Xbox Lite makes its debut at E3 says MS informant
Anthony John Agnello
By Anthony John Agnello
Microsoft might just have a new Xbox in the cards for E3, but it won't be the Xbox 360's successor.
Microsoft wants to make something clear: There will be no successor to the Xbox 360 in 2012. There will be no big reveal at the E3 conference in June, no embarrassing MTV event in May complete with ridiculous fake CG trailers for Madden NFL. “There will be no talk of new Xbox hardware at E3 or anytime soon. For us, 2012 is all about Xbox 360,” said Microsoft spokesman David Dennis in a Mar. 15 statement. Translation: Get over it. Of course, that doesn’t mean Microsoft isn’t happy to give you yet another version of that old box. The Xbox Next may not be at E3, but the Xbox Lite might make an auspicious debut.
Infamous Microsoft rumor-smith MS Nerd let loose details of what he called the Xbox Lite during a question and answer session on social news website Reddit. The smaller device will be similar to Apple TV, a compact device without an optical media drive whose primary use is streaming video, downloadable games, and social networking apps. The device will also work with the newer, PC-compatible version of Kinect Microsoft introduced in January.
What of the Xbox 720, Durango, or Xbox Next as it’s sometimes called? “At some point after [Xbox Lite], we’ll see a Xbox Next, a true successor to the 360. Details about it are very hazy, except that, like the 360, it will do games for core-audiences and the same media apps as the other device, also with Kinect,” says MS Nerd.
The set top box route certainly jives with Microsoft’s ambitions in television. Mixing streaming television services into the Xbox brand has been a priority since Microsoft became one of Netflix’s first partners back in 2008. Since then Microsoft has started up Xbox Live Gold-only channels with ESPN, partnerships with Comcast Xfinity and Verizon FiOS cable services, and most recently HBO Go. Steve Ballmer, Micorosoft’s CEO, was even showing off an early version of an Xbox-exclusive television service during a financial analyst meeting in September, demonstrating how you could search for shows through Kinect. “Xbox, Bing ‘The Office’,” and then Xbox TV brings up an episode of the office. This so-called Xbox Lite would be a flagship for all of these services as well as a perfect venue for acclimating families to buying more games through Xbox Live rather in stores.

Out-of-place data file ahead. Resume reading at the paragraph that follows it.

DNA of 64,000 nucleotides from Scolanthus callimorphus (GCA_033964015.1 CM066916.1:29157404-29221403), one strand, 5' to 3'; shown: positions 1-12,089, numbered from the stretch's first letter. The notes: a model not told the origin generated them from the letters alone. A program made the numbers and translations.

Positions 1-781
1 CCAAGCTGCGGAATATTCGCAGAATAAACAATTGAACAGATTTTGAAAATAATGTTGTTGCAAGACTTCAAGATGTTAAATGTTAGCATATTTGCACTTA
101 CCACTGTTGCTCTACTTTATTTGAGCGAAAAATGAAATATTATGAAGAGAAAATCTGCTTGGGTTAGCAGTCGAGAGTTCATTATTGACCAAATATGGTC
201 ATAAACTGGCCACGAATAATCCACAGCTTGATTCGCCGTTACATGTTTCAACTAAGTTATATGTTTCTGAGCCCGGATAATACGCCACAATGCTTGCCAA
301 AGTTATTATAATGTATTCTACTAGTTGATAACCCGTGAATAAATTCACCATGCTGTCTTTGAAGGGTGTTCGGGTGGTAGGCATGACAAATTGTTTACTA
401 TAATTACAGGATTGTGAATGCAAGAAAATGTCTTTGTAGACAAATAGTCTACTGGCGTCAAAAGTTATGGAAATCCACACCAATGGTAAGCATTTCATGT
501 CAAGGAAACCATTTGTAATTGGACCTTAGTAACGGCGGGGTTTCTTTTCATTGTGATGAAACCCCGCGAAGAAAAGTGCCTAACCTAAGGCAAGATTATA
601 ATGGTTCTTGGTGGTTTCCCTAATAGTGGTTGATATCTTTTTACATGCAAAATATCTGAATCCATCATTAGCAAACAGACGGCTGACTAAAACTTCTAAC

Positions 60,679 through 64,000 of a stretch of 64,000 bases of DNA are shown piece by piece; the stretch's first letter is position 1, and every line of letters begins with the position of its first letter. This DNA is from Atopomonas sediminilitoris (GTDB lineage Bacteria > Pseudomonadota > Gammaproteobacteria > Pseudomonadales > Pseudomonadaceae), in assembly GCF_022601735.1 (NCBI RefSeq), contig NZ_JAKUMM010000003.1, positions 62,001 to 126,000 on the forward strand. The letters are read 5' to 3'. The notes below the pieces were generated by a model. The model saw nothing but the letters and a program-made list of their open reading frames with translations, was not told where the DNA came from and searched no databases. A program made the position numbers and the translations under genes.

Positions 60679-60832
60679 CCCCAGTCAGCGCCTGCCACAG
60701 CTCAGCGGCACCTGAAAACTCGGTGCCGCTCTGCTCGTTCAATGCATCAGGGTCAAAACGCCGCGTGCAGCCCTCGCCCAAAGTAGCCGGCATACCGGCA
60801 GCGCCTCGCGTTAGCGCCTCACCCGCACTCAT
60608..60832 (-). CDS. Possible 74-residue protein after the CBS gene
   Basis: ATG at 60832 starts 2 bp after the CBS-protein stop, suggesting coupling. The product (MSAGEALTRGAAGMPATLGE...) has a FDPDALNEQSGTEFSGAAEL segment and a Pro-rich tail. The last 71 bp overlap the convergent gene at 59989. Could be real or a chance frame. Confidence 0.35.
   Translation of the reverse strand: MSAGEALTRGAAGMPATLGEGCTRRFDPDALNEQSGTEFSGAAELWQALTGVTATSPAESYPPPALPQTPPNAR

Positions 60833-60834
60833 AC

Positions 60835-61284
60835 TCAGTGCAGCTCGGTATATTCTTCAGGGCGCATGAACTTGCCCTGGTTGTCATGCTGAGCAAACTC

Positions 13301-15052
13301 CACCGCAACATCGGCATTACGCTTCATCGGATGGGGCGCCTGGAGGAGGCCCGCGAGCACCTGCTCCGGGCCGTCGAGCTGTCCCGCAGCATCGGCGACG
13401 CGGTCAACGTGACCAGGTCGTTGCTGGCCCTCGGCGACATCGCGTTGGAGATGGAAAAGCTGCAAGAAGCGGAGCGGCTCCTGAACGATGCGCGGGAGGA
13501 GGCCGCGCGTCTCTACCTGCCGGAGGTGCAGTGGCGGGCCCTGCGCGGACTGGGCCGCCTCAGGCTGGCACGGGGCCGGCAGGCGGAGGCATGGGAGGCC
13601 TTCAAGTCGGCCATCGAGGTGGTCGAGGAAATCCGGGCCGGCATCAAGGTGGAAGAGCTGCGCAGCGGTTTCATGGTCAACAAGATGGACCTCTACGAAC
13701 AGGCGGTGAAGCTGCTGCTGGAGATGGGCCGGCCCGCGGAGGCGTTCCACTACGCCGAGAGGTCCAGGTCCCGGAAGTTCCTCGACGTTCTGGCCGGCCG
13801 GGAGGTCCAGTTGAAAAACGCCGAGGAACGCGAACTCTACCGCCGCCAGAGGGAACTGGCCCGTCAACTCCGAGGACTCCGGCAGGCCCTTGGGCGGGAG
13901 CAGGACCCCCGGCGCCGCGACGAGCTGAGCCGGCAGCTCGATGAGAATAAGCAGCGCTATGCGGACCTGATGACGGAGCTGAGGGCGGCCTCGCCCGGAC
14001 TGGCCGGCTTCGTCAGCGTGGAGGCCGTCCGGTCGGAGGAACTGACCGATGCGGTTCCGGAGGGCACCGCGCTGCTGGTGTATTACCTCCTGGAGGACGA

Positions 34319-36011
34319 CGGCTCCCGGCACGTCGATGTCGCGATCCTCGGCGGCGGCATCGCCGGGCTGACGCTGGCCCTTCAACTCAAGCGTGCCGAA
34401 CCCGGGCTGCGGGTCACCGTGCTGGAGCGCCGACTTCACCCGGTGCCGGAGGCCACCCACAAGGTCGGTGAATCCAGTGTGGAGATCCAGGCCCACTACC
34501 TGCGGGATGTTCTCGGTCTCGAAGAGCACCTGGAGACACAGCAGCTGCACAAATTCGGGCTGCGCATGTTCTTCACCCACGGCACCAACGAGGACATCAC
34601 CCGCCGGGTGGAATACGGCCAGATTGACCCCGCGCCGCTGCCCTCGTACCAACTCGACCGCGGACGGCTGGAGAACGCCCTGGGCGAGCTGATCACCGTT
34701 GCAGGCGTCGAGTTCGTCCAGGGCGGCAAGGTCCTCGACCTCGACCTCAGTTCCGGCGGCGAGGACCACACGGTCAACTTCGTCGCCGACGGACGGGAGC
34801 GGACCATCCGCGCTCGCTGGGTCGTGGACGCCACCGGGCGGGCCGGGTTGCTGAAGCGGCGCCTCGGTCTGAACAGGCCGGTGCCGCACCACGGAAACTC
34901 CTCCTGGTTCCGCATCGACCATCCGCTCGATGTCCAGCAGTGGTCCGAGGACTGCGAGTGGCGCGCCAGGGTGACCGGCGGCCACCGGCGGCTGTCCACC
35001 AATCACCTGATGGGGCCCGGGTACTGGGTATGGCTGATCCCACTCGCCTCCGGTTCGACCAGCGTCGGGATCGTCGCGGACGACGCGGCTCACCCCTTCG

For fans of Microsoft’s games core games though, these plans might be concerning. The company has published fewer and fewer marquee titles for its machine over the past few years. As of now, the only major release planned for 2012 is Halo 4. Waiting to release a new high-end gaming machine in favor of weaker device could drive the core audience that’s built the Xbox brand for Microsoft to other platforms, namely PCs.
Microsoft needs to keep in mind that browser-based games running in Google’s Chrome, iPad games, and titles on other platforms are quickly matching the level of content quality and visual fidelity as the Xbox 360. Why would the core audience buy the Xbox Next when they’re getting comparable games elsewhere? It’s a question the company will have to answer at E3.